It's light again. Only just, but still, morning has irrevocably broken. Upstairs, where the festival's closing party is in full swing, many are still dancing. For us, the party is over, we need to leave for the airport in two hours. The massive buildings with their bell towers and statues and blackened brickwork line the streets, even more stately than during the day. It's quiet. The road home is a half hour walk, but I try to stretch time because the city is so unbelievably beautiful at this time, and this is the perfect chance to walk the one bridge across the river which I hadn't taken yet.
I say home, but really I mean our rented apartment. Prague has become 'our' town in just ten days; we feel at home, and that is because we have been playing our show Bye Bye World here. The joy of travelling for work has become inescapable on this second international adventure of ours. The first couple of days in Prague we were just tourists, not performers yet, albeit tourists at a festival. We attended the shows by our colleagues, we visited the high-lights of the city, and I decided to go and see a different bridge every day. Like every other tourist, we felt a little bit lost at first.
After playing our Prague premiere, the city had changed. We looked at it with different eyes. As if we were now permitted to fully be part of the city's life. We had given Prague our show and in return for this the city opened its arms to us. That big bombastic church across the road from our venue had now become a familiar sight. The bar below the artists' hang-out of choice had become our beloved local. The park had become friendly even at night.
This last walk home takes me past the metronome, on the top of a hill from which you can look out across the whole of the city. In Soviet days this was the site of a gigantic statue honouring Stalin, one of the biggest Soviet statues in the world. It has been replaced by a giant metronome that doesn't work. Someone has attached a rope to it, with pairs of shoes dangling off it. For a moment I consider flinging my shoes up there as well, but the walk home will take another twenty minutes.
The Prague Fringe is an abundantly international festival. The performers, the volunteers, the audience: they flock in from all over the globe. Because playing here is entirely at the artists' own cost, it is even more remarkable that we met companies from the United States, from Australia and from South Africa. The Prague Fringe, along with seven other fringe theatre festivals, is part of the World Fringe Festival Alliance, an initiative started by the Amsterdam Fringe. The festivals collaborate to attract sponsors and exchange shows under the label 'Best of Fringe,' giving companies an opportunity to travel the world with their work. Because fringe festivals around the world largely allow open entry to companies, it is hard to stand out among the multitude of shows. A 'Best of Fringe' mark offers a possibility to stand out. In Prague, our show had picked up a lot of buzz. People had heard about it, people were flocking in.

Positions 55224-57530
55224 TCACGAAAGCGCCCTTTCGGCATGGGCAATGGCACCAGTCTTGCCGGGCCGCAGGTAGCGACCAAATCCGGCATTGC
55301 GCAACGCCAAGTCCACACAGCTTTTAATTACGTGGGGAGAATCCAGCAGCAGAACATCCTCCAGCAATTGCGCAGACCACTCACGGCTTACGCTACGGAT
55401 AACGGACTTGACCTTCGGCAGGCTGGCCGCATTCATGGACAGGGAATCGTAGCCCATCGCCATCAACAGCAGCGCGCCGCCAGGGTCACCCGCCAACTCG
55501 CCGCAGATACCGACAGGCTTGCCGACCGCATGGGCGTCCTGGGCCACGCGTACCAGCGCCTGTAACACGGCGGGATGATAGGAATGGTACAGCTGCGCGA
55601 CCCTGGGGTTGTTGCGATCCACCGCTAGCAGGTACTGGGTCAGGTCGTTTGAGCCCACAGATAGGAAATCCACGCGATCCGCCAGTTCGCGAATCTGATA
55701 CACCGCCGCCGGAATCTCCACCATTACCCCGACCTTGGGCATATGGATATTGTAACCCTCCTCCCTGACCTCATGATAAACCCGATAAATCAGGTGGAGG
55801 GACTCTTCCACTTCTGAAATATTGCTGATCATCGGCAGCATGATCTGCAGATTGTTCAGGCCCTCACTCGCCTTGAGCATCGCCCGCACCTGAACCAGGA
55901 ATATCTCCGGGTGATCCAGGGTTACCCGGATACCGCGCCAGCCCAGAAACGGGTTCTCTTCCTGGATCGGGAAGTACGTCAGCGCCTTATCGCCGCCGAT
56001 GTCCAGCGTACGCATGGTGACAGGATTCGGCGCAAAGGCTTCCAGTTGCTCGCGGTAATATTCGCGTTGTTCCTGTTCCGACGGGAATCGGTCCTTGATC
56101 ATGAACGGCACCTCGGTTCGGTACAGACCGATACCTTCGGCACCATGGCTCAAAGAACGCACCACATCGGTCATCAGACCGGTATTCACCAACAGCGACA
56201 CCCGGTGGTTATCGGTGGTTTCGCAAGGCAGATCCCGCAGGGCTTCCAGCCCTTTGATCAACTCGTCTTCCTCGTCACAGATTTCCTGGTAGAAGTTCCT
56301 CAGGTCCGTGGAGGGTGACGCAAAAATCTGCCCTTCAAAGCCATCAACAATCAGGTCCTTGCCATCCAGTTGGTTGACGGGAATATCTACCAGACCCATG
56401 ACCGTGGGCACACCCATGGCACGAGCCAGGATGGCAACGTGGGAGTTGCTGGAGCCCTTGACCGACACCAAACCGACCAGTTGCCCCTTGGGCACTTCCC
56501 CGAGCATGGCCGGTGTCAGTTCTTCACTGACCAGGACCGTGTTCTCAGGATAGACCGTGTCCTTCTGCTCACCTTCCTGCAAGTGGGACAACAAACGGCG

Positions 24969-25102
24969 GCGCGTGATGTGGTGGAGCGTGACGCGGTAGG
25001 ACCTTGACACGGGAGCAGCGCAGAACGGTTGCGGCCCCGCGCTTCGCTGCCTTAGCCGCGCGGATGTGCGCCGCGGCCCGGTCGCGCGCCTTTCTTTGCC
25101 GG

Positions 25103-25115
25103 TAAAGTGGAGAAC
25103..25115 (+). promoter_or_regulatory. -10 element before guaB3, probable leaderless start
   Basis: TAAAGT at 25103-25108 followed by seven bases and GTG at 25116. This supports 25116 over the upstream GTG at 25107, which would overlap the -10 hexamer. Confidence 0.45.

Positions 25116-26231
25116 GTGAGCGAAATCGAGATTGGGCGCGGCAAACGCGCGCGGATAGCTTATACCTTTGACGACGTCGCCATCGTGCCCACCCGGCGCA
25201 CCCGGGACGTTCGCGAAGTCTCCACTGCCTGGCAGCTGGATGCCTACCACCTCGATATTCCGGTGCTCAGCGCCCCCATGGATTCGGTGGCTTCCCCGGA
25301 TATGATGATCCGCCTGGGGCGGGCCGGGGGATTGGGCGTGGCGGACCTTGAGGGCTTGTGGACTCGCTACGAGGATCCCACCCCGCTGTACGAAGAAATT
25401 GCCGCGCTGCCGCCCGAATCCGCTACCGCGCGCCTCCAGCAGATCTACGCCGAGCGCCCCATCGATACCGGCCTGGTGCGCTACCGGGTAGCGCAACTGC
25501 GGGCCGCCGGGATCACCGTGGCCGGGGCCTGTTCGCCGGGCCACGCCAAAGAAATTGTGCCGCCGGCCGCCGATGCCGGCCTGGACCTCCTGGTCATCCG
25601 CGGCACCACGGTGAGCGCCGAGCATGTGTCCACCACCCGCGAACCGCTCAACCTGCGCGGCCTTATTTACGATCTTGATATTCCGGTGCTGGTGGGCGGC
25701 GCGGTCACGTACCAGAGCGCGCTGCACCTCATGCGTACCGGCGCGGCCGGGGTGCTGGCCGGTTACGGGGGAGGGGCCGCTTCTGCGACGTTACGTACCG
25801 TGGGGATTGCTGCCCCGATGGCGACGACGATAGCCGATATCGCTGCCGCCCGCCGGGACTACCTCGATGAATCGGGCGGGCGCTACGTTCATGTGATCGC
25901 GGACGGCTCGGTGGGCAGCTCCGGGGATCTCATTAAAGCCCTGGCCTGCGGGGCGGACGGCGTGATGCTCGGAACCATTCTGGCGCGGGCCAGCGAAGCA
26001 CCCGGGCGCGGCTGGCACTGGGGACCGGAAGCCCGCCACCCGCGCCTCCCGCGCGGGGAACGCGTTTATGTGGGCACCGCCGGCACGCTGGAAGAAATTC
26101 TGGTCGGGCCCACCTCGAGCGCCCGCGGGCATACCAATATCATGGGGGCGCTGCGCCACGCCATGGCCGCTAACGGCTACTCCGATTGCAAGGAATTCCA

More than at other festivals, companies took the time to see each other's work. One night, we were surprised to see that at the end of a show our production got 'plugged.' Visibly affected, one of the actors told the audience "Do yourself a favour, go and see Bye Bye World. It's an amazing show, you will love it." Wow. This was amazing, something we hadn't ever experienced before. Up until then, we hadn't really got our heads around the whole plugging thing, but after that night we started to fanatically recommend other companies' work at the end of each one of our shows.
It will be a big leap this coming Wednesday, coming from Prague - where the festival is small and where we took care of everything ourselves - to Edinburgh, a city flooded by festival goers and where we understand that without a producer, chances are high you might find yourself drowning. Fortunately, we can fall back on a fantastic team working with us.
Every city becomes 'our town,' just a little bit, by playing there. Our set always helps; one of the most beautiful experiences is arriving at a new location in a new country and finding our own set there (just two simple stools). Caringly constructed, each time, by people working there.
I imagine how in Perth, our two stools are now standing abandoned in some warehouse, our summer sweat deep in their wood. How in Prague, they might have ended up at festival programmer Steve's house (he liked them so much). In Amsterdam, they have found a new life as occassional tables in Anne's flat. In Edinburgh, they might already be waiting for us, or they are being built right now. Nearly. We're nearly there.
Next week: Edinburgh
[ by Anne Gehring & Vera Ketelaars]